Labour Party leader Andrew Little has admitted raising the possibility of stepping down in the face of the party's lowest ever polling results in more than 20 years. But will this hurt Labour this close to the Election?
Te Kāea took to the streets of Auckland to ask if Little should step down 55 days out from the Election.
One woman says "he shouldn't because that would make him look like he's not trying", while another did not know who he was.
A man who usually votes Labour told Te Kāea he no longer had faith in Little as a leader.
Little says he still wants his job but floated the idea of resigning following the party's latest Colmar Brunton poll result of 24 percent.
But what do Māori think?
Arthur Ngakuru says "maybe they are a divided party, and that would be a big problem".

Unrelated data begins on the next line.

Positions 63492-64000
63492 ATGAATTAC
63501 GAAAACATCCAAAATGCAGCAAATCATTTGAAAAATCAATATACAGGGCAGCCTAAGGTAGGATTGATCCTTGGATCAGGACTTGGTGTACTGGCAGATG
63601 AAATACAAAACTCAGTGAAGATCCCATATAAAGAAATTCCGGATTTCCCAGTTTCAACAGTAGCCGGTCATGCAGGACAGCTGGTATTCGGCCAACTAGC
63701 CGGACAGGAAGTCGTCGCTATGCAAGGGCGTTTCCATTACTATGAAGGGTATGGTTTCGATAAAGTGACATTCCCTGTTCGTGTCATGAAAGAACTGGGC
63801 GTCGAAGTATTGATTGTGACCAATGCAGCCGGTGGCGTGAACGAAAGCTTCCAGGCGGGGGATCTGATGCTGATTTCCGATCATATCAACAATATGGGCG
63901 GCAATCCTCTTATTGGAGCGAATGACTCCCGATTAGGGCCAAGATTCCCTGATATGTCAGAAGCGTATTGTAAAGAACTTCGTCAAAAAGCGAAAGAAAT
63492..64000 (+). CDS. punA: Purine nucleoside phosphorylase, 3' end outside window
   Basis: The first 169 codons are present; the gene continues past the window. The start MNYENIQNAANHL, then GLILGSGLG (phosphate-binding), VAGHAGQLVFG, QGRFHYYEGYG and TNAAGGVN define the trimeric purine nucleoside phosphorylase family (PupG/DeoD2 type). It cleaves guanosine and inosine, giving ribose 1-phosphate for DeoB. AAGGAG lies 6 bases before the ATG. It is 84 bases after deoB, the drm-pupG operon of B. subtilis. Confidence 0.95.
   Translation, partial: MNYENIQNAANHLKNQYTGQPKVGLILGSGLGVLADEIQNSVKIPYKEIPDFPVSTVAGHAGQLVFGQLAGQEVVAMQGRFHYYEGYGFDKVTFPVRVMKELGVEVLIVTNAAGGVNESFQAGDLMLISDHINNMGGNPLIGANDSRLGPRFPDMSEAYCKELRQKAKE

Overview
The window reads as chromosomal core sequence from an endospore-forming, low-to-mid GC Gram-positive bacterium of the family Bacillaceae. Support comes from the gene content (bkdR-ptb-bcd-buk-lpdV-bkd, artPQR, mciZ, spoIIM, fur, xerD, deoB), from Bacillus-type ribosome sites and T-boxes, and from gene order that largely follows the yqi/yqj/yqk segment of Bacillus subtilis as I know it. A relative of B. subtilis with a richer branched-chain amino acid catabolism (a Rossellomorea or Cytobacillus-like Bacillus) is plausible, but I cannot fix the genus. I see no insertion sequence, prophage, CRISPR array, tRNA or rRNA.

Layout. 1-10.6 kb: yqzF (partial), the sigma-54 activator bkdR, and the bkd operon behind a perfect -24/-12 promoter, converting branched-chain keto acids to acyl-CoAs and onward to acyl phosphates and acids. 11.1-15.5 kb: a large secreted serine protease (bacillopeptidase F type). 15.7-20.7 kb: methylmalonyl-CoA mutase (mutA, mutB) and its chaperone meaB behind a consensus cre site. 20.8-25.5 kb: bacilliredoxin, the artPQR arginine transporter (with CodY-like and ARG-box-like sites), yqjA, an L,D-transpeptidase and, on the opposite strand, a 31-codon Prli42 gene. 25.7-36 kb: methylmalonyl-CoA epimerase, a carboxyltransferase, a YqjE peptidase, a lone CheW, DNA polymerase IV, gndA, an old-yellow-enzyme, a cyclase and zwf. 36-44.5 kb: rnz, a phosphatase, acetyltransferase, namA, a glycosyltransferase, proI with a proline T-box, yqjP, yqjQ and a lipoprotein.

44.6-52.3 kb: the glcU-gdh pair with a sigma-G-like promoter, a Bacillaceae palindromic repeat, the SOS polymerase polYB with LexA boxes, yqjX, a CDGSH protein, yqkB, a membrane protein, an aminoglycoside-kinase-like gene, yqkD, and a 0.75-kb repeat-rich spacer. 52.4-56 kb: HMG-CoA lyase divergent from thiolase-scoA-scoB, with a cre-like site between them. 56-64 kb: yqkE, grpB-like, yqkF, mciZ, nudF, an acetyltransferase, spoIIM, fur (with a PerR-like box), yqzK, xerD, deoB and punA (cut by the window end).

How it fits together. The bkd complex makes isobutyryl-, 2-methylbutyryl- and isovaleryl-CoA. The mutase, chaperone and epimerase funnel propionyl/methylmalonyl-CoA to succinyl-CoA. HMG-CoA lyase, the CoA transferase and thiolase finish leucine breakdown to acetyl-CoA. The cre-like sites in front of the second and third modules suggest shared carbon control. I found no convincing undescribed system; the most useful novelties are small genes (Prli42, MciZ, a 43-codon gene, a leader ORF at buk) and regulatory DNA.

Piripi Houia says "If the party is not doing well, they should be looking at a new strategy".
Former Prime Minister Helen Clark was asked to step-down by Labour when the party polled at 25-percent in 1995. She refused and went on to nearly win the 1996 election and became Prime Minister in 1999.
Former political reporter Roihana Nuri says, "this Labour Party is different to the Labour Party I covered while in the Press Gallery at Parliament. Back then, they were somewhat united, but these days it seems they are not. Those on the left-hand side of politics should be very concerned".
But if he steps down, who should take his place?
Ngakuru says "Jacinda, she's focused on the leaders of tomorrow, being our youth".
Te Kāea asked four seated Maori Labour MPs what they thought their leader should do, all said they support him to stay on and fight.